One of the UK’s most powerful business groups has prudently welcomed policies laid out in the Conservative’s manifesto, while also warning that many of the pledges don’t provide necessary specifics on how the party aims to implement them.
Adam Marshall, Director General of the British Chambers of Commerce, said that promises to overhaul the business rates system, to deliver better digital and mobile connectivity, and to focus more on “unlocking the growth potential of cities, towns and counties” would likely be welcomed by businesses across the UK.
“However, the positive reception to some elements of the manifesto will be tempered by proposals that would increase up-front costs, regulatory obligations and uncertainty for businesses,” he said.
“The Conservatives’ proposed approach to immigration, at a time when many firms are already doing everything they can to train up and employ UK workers, will worry companies of every size, sector, region and nation,” he said.
He said that some of the Conservative proposals for additional market intervention and new employment regulation would likely be questioned, even by firms that are not directly affected, “because of the signals they send”.
The BCC represents more than 50 chambers of commerce around the UK, which in turn speak on behalf of thousands of companies of all sizes.
It has been a vocal proponent of reforming the business rates system and providing stable infrastructure and a sustainable industrial strategy as the UK prepares to leave the European Union.
Earlier this week it dismissed many of the policies outlined in Labour’s manifesto as inadequate, particularly honing in on “sweeping nationalisation and deep intervention in business decision-making”, which it said were “not the hallmarks of an ambitious and enterprising society”.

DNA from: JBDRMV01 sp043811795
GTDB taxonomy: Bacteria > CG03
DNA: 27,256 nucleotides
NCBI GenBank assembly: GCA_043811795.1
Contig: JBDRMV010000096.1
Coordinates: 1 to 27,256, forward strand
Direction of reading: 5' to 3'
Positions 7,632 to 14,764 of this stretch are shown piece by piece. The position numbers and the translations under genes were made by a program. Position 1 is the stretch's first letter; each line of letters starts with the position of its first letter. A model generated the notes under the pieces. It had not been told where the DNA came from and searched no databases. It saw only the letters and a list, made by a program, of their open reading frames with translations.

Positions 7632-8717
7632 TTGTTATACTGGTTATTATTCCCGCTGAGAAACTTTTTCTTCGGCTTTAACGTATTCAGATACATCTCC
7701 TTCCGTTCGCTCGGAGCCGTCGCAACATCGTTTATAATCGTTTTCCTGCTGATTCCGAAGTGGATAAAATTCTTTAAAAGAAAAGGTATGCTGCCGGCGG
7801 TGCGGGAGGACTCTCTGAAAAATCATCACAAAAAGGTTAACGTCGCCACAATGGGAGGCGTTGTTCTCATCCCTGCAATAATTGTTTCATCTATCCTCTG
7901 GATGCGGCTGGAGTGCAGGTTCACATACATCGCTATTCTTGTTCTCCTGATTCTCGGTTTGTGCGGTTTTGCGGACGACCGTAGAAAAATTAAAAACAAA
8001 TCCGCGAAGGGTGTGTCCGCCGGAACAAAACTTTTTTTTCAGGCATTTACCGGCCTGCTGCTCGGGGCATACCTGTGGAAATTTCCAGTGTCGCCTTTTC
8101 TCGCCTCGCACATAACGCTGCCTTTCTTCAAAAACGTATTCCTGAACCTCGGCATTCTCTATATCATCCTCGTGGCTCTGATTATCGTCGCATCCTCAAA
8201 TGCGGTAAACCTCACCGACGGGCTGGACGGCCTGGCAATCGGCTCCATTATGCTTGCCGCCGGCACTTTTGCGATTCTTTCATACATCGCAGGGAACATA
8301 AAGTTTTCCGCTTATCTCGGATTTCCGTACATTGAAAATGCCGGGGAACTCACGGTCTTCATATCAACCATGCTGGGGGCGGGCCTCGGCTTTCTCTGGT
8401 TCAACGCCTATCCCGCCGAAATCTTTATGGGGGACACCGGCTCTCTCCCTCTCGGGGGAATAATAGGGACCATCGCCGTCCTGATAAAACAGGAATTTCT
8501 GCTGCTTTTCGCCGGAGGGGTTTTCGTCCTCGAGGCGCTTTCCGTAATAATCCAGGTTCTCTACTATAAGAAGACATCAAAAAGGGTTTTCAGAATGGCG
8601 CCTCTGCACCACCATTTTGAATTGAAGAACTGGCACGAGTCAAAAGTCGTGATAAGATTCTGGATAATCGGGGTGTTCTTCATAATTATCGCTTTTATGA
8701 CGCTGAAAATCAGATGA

Mr Marshall on Thursday praised the Conservative manifesto for recognising that the UK “needs a strong economy, stable public finances, a strong domestic business environment and outward-looking trade policies to weather the Brexit transition”.
But he added that over the coming weeks, business communities “will want to see much more detail on how the manifesto’s pro-enterprise elements would be implemented, and their concerns on its more interventionist elements clearly addressed”.
Peter Cheese, chief executive of the CIPD, the professional body for HR and people development, echoed the BCC’s comments.
“This is a wide-ranging plan that seeks to take positive steps to strengthen corporate governance, encourage people back into work, and help clarify the rights of workers, particularly those working in the gig economy,” he said.
“However, we are concerned about the detail of recommendations on immigration, skills and pay ratios, particularly the evidence base and practical implications in areas that are so critical to the UK economy.”Reuse content